The only thing cooler than the new Confederate G2 P51 Combat Fighter is the Combat Fighter's marketing prose.
For the record, I'd like to say that this new bike, unveiled last week, looks incredible. I would love to get on one of these and attempt to ride so fast my eyeballs popped through the back of my head. Also for the record, I would like to say that the marketing department at Confederate is incredibly adroit. That, or they're all smoking crystal meth. Let's consider the evidence.
The Combat Fighter is an all-aluminum motorcycle, lending light weight and stiffness to the package. It packs a 2,163 cc engine promising 200 horsepower. Confederate (whose slogan is "The Art Of Rebellion") builds these with a girder-style front end that has more technology in its R&D than most bridges, I would wager.
"Like its hugely successful predecessor, the Combat Fighter is inspired by the 1960s rebel, anti-hero and the stripped, raw, chopper he rode."
Something tells me that guy didn't spend the 1960s equivalent of six figures on his scooter, though.
The Combat Fighter's production run is limited to a mere 61 units, so you probably better get your hands on one now. Happily, they are taking pre-payments, which "secure your reservation and initiate production." That costs 30 grand, but fear not! Order before Sept. 7, and a $10,000 "production incentive" will be applied. There are two flavors being produced: "Black Flag" and "Blonde," which appear to be code for "all blacked-out" and "not all blacked-out." The Black Flag will set you back $119,500. Now, if you're not the upper-crust country club type of rider, you can probably make do on the Blonde version, which is a more sensible $113,900.
"There exists both beauty and brutality in the P51 Combat Fighter aesthetic and the way it rides you. It is the metaphor for American rebellion."
I see two problems here. First, I tend to ride my bikes, not flipsy-daisy like Confederate assumes. Secondly, I am pretty sure when I think "American Rebellion," I'm thinking of a musket-toting soldier eating hardtack, not a motorcycle with a clear oil tank. But hey, I'm a weirdo.
The Combat Fighter's fuel tank is structural, which is nifty, and I am sure there are eleventy-billion engineering points I am not smart enough to understand beyond "That helps it go faster." The frame is of the monocoque design. This is notable because it's a notoriously underused method of designing a frame (see our WTATWTA about frames), yet Confederate claims it's the "lightest chassis capable of housing the greatest amount of torque as a percentage of weight ever achieved." That's impressive. And frightening. This bike could send me on my coolest hospital trip to date!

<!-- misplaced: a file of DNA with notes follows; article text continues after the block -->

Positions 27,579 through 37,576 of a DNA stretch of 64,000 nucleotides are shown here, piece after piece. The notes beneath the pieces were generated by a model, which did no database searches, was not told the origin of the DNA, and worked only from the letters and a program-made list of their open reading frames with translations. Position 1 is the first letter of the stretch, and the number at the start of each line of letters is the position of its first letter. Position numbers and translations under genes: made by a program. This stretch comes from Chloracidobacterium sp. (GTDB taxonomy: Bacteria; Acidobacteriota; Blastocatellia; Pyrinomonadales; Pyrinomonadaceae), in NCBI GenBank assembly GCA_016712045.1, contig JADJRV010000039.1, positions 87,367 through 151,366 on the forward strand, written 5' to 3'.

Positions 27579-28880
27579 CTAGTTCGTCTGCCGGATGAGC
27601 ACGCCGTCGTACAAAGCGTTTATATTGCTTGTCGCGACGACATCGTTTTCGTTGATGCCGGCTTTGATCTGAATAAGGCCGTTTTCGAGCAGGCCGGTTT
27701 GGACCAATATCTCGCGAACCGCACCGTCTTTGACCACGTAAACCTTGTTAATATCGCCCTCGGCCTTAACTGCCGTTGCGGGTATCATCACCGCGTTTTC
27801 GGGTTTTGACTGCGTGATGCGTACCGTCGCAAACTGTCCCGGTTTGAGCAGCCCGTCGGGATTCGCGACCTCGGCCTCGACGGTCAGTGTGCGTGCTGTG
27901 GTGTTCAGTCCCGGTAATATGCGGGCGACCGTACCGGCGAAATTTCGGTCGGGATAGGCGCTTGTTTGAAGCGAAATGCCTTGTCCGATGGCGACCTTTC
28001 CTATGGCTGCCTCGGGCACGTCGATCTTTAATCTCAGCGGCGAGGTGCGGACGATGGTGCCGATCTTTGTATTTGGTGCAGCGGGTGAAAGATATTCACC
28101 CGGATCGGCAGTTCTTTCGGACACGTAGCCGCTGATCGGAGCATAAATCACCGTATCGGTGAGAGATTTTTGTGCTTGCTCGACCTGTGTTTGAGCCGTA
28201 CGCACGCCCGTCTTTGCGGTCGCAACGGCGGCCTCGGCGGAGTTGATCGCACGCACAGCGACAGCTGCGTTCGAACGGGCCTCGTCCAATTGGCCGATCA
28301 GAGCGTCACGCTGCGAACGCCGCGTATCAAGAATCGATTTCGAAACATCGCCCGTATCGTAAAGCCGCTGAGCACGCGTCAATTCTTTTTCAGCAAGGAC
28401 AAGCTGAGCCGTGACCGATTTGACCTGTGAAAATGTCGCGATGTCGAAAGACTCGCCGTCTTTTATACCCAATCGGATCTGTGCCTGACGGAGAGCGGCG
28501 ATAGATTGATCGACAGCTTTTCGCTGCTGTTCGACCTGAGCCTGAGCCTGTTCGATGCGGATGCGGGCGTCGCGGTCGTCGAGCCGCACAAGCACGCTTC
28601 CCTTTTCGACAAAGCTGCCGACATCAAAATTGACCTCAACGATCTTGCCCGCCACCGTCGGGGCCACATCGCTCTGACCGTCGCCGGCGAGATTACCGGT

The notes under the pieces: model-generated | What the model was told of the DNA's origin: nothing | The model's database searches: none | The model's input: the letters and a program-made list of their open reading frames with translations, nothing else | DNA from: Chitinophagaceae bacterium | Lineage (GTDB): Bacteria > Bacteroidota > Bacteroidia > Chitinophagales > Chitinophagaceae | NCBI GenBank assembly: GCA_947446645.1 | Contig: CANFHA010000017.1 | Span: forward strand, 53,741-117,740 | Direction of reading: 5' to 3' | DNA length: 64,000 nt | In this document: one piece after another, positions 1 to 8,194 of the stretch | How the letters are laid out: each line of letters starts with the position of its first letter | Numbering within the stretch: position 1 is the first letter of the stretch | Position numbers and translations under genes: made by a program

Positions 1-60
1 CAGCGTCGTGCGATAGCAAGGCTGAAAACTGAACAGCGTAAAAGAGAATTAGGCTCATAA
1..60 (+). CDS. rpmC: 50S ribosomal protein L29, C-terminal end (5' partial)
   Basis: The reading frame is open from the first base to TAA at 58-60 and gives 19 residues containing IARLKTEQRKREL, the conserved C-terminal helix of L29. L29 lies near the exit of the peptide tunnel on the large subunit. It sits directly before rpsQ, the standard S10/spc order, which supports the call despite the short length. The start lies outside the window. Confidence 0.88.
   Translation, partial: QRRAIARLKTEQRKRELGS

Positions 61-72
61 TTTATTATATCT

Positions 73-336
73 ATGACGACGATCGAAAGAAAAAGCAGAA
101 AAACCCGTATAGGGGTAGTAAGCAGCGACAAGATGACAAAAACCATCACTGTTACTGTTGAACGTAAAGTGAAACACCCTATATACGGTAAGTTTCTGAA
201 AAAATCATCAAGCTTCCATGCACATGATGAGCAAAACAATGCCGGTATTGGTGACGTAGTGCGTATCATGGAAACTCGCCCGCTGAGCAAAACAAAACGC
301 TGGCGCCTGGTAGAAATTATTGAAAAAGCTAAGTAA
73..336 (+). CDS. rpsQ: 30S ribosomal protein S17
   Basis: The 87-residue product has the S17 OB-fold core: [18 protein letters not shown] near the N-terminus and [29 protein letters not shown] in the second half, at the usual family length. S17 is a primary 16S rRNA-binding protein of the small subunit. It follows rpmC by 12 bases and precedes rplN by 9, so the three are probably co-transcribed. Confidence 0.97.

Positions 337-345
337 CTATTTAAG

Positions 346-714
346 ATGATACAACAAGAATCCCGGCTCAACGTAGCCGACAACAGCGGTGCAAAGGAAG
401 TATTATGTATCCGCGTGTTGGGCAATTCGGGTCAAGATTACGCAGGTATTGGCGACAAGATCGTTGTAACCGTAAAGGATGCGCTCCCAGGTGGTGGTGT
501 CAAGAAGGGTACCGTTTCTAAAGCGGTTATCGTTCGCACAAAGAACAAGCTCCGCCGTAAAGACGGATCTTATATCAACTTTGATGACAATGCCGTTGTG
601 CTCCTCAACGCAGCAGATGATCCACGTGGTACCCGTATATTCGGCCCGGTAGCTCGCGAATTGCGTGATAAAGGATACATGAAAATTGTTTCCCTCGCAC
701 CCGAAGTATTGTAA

"A Confederate Combat is a metaphysical force you neither own nor ride."
Well, that's a bummer. Owning and riding a Combat Fighter were actually the only two things I was interested in when I learned of this bike's existence.
Obviously, this looks like stupid fun. You don't need me to tell you that. I'm being so snide about this bike because I really want to ride one, and it will never happen. Someone will buy one of these, though. Sixty-one someones. I hope one of those people has terrible decision-making skills and lends me a Combat Fighter. Until then, I'll keep being snotty and pray that The Suits put me on one to review. If not, my contingency plan is to work on this writing gig and see if I can get good enough to land a job at Confederate. I'ma have a hard time, though, beating their current copywriter, who produced this gem:
"It is absolute power. It is pure irony in the palm of your right hand. The boundaries of temptation are blurred as you feel yourself yield toward compromise. Your will to break it (absolute power) down, as you must, is simultaneously illuminated, clarified and nurtured. The boats are burning. You must do what you know is right, or else."
I better get crackin'.